The Path of Descent — Center for Action and Contemplation

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The Path of Descent

Franciscan Spirituality: Week 3

The Path of Descent
Wednesday, June 21, 2017

Jesus himself taught and exemplified the path of descent, which Christians have often called “the way of the cross.” The path downward is much more trustworthy than any path upward, which tends to feed the ego. Like few other Christians, it was Francis of Assisi who profoundly understood that.

Authentic spirituality is always on some level or in some way about letting go. Jesus said, “the truth will set you free” (John 8:32). Once we see truly what traps us and keeps us from freedom we should see the need to let it go. But in a consumer society most of us have had no training in that direction. Rather, more is usually considered better.

True liberation is letting go of our small self, letting go of our cultural biases, and letting go of our fear of loss and death. Freedom is letting go of wanting more and better things, and it is letting go of our need to control and manipulate God and others. It is even letting go of our need to know and our need to be right—which we only discover with maturity. We become free as we let go of our three primary energy centers: our need for power and control, our need for safety and security, and our need for affection and esteem. [1]

Francis sought freedom in all three parts of life. My good friend Fr. John Dear puts it very well:

Francis embodies the Gospel journey from violence to non-violence, wealth to poverty, power to powerlessness, selfishness to selfless service, pride to humility, indifference to love, cruelty to compassion, vengeance to forgiveness, revenge to reconciliation, war to peace, killing enemies to loving enemies. More than any other Christian, he epitomizes discipleship to Jesus. . . .

Francis’ logic points the way toward personal, social, and global justice and peace. If each one of us practiced Gospel simplicity, voluntary poverty, and downward mobility, like Francis, we would share the world’s resources with one another, have nothing to fear from others, and live in peace with everyone. [2]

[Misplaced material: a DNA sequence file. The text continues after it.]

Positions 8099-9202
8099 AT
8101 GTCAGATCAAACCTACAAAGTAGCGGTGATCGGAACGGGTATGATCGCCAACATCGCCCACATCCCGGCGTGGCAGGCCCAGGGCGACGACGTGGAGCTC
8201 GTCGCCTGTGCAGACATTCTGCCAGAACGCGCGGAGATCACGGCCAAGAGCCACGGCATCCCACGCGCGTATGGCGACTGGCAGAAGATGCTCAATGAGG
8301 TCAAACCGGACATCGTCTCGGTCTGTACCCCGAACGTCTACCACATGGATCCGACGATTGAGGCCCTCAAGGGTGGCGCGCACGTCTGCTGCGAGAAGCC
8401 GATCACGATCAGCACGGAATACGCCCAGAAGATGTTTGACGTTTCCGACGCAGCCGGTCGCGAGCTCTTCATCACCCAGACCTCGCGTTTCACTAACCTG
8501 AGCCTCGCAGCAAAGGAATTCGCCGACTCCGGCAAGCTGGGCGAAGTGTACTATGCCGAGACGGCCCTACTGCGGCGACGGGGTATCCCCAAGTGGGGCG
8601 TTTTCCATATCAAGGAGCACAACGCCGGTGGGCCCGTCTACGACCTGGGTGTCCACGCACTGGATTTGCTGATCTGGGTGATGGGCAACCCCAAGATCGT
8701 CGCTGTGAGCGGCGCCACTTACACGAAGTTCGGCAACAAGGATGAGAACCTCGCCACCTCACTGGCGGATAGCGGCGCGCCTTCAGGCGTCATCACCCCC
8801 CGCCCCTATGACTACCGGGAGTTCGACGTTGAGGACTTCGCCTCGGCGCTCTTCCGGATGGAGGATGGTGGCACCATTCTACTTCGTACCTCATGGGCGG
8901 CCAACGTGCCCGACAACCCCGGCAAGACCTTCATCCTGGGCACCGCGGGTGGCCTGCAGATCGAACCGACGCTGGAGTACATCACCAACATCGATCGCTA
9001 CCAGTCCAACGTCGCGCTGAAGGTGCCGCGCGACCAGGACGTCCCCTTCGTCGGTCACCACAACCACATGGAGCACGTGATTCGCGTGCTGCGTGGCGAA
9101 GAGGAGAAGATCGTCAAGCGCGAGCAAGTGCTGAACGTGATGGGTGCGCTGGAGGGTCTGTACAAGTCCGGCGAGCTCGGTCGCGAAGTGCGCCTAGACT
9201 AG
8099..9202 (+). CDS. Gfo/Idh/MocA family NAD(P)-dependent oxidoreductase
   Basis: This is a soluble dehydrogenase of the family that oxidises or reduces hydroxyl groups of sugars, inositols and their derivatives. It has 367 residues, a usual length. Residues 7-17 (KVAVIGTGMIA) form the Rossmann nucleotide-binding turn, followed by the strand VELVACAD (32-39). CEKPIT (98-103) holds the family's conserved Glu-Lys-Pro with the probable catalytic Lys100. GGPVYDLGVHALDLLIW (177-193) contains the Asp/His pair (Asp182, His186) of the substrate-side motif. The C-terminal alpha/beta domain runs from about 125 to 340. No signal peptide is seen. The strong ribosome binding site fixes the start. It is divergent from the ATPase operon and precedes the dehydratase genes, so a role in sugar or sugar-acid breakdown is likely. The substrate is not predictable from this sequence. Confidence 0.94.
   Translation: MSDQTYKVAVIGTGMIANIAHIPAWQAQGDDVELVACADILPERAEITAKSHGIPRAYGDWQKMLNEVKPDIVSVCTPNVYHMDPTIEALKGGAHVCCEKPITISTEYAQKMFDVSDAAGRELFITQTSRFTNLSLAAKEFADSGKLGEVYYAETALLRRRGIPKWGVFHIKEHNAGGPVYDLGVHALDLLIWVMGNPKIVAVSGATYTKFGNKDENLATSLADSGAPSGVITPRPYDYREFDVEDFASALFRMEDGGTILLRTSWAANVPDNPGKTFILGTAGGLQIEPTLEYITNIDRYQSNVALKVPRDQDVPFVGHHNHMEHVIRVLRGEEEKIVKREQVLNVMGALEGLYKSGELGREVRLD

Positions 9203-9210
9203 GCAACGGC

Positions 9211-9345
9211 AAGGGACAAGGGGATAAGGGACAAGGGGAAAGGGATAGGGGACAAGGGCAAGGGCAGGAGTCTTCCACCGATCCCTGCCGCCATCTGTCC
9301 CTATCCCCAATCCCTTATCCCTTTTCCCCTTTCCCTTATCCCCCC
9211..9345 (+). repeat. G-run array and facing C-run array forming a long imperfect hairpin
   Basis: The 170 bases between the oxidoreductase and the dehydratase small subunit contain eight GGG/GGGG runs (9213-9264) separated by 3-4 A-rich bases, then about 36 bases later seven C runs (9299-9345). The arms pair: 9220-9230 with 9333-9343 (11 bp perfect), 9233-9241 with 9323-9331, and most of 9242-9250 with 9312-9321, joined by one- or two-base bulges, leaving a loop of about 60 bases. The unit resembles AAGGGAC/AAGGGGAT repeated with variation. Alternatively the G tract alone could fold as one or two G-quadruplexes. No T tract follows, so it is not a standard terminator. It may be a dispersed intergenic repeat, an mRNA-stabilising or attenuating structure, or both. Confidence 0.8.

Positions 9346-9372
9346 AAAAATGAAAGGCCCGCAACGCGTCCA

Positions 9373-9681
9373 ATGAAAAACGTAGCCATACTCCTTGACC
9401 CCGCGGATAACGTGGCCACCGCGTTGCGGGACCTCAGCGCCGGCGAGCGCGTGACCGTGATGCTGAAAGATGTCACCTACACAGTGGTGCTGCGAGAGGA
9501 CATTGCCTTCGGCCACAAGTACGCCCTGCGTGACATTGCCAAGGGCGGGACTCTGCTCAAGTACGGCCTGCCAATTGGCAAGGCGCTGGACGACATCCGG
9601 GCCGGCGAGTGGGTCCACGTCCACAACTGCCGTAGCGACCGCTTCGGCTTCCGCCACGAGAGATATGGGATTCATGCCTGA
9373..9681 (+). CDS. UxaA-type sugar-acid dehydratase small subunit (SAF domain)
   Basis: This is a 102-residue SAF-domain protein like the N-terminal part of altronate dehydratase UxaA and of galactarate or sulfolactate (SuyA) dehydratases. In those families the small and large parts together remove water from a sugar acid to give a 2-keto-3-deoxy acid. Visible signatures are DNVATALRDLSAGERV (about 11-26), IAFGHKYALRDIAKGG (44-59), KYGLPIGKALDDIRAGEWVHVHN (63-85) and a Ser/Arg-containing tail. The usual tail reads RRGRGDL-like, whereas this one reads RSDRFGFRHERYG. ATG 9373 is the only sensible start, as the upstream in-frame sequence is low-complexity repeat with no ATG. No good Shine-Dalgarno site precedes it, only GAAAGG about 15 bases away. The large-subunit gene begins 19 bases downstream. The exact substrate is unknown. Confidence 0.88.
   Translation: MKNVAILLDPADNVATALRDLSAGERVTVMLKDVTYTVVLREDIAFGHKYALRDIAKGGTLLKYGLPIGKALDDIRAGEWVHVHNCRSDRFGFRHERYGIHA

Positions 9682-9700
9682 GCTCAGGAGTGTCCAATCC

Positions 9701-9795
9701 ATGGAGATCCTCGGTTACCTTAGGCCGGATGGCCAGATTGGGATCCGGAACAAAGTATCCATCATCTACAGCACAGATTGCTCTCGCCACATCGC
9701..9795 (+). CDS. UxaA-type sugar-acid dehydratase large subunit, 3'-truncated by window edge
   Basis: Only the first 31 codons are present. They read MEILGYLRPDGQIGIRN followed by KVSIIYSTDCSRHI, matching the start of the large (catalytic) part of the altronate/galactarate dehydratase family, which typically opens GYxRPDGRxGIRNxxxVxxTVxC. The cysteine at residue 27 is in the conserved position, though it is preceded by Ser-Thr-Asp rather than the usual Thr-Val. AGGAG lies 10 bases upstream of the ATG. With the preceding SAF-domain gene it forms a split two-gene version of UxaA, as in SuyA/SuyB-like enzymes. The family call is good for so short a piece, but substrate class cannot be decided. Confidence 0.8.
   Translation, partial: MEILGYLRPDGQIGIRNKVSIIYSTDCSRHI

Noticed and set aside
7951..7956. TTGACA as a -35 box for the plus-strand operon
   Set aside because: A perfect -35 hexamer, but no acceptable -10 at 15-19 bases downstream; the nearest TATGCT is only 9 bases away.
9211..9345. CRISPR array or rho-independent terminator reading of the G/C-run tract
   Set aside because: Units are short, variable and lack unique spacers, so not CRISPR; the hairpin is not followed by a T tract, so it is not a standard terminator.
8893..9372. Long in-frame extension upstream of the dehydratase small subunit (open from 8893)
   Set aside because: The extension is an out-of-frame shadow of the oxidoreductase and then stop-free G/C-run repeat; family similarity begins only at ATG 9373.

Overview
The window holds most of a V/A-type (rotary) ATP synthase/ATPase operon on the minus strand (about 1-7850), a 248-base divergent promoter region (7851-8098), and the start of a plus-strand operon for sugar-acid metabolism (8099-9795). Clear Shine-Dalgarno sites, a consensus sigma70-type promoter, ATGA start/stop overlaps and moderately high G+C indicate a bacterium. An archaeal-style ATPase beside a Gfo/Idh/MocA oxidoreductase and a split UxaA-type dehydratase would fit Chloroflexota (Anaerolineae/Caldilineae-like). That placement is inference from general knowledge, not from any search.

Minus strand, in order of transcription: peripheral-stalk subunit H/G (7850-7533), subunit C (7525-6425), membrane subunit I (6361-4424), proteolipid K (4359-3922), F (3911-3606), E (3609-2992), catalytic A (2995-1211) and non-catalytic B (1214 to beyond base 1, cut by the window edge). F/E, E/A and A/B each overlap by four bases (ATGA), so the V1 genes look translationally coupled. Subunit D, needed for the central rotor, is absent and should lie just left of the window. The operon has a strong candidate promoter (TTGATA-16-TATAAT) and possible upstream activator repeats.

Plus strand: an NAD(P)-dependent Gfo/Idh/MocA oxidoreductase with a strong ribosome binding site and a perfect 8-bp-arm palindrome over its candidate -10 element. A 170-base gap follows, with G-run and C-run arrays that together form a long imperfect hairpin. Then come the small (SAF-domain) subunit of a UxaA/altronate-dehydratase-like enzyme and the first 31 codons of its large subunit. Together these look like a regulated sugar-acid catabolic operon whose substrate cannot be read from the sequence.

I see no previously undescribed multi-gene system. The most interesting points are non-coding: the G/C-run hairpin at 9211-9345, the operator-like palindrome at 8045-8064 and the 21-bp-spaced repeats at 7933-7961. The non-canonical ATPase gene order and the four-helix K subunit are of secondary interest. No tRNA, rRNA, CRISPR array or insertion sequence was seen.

We always knew that following Jesus was “a narrow gate,” as he himself put it (Matthew 7:13-14). But for some reason we thought the narrow path had to do with private asceticism (usually in regard to the body), instead of simple living, altruism, non-violence, and peacemaking. These virtues would have created a very different society and civilization, but to this day many Christians feel much more guilt and shame about their private sexual body than about our social body. This seems to me a massive misplacement of attention. When you pay too much attention to one issue, you invariably pay no attention to another. Francis was only “moralistic” about neglected and under-emphasized issues. He learned that directly from Jesus.

Gateway to Silence:
I am that which I am seeking.

[1] This simple tri-part distinction has been affirmed by many psychologists in many different ways and is also used by Fr. Thomas Keating in his understanding of the entrapment of the human person.
[2] John Dear, You Will Be My Witnesses: Saints, Prophets and Martyrs (Orbis Books: 2006), 38, 45-46.

Adapted from Richard Rohr, The Art of Letting Go: Living the Wisdom of Saint Francis (Sounds True: 2010), CD.

Image credit: La Franceschina (detail), c. 1474, Biblioteca Augusta, Perugia, Italy. artist unknown.
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